Interesting place. I've always been curious about this country since it does not exactly figure prominently in the international news. It is in North America but is still tied to Europe through Denmark. In 2011 it had a population of 57, 670 souls: about 90% Inuit and 10% European (mostly Danish). The literacy rate couldn't be better: 100%. The birthrate is 14.6 births/1,000 population with a respectable fertility rate of between 2.1 and 2.4 children per woman. It is a country of emigration with a negative net migration of -5.98 migrant(s)/1,000 in 2011. This article lists some destination countries for Greenlanders: Norway, Guatemala, Iceland, Australia, the Netherlands, Panama, Greece, Mexico, New Zealand. Is this a problem? You bet it is. How do you build a viable country with numbers like these? Greenland was granted home rule but it is still heavily dependent on Denmark. Immigration to Greenland is still controlled by the Danish Immigration Service which decides such matters according to something called the Greenlandic Foreigners Act.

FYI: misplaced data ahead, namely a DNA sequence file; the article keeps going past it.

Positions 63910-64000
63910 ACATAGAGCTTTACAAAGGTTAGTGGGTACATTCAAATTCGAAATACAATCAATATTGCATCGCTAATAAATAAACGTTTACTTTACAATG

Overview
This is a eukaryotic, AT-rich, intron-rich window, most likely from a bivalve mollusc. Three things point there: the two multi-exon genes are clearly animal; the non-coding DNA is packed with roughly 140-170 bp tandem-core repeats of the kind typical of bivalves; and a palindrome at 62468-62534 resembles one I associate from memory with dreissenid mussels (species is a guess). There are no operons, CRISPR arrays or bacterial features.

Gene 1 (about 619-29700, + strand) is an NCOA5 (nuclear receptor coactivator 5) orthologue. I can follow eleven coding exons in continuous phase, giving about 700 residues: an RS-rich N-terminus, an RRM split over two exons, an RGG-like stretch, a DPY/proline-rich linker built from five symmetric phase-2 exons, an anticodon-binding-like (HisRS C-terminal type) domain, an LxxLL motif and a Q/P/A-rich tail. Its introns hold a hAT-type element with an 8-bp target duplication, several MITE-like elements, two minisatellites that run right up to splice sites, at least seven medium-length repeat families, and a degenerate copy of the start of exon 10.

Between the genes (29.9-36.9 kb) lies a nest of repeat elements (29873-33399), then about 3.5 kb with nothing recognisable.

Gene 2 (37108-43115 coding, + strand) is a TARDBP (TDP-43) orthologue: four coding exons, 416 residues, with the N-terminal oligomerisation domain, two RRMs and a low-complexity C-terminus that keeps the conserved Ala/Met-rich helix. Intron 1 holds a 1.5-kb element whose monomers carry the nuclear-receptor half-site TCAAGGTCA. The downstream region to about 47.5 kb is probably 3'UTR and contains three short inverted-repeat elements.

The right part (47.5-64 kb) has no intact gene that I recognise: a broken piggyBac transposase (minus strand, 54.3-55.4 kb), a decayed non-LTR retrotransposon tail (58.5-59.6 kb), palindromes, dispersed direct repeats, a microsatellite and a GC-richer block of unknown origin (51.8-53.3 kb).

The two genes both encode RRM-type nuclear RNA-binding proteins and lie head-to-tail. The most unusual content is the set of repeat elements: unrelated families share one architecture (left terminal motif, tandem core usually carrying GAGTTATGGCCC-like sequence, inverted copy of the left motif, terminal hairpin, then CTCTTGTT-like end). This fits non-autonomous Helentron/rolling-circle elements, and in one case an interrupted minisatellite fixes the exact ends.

I was very curious about why exactly Denmark continues to subsidize Greenland and why full independence is moving so slowly. The answer seems to be location, location, location (it's close to the North Pole) and natural resources (yes, it's all about oil and gas). If that weren't enough, this article made another point about which I was totally ignorant:
Greenland has served as an essential host for numerous US military bases and installations, and by controlling Greenland, Denmark grew in significance to the American administration. To this day, the US still has a very potent military radar situated in the North of Greenland. There has been, and still are, considerable geopolitical and military interests linked to us.
I checked and, yes, there is still an American presence there today. It's called Thule Air Base and it's one of the most isolated U.S. military installations on the planet.
Greenland may not have a high population but there are good reasons for several countries (not to mention the Greenlanders themselves) to want it to be viable. It's also worth pointing out that (if the theories are correct) Greenland may actually benefit from global warming. Reindeer, ice caps and traditional ways of life will surely suffer but milder weather and a longer growing season may make Greenland more attractive to immigrants, might encourage population growth (and discourage emigration) and thus make it more economically viable. Not an argument in favor of climate change, mind you, I'm just saying....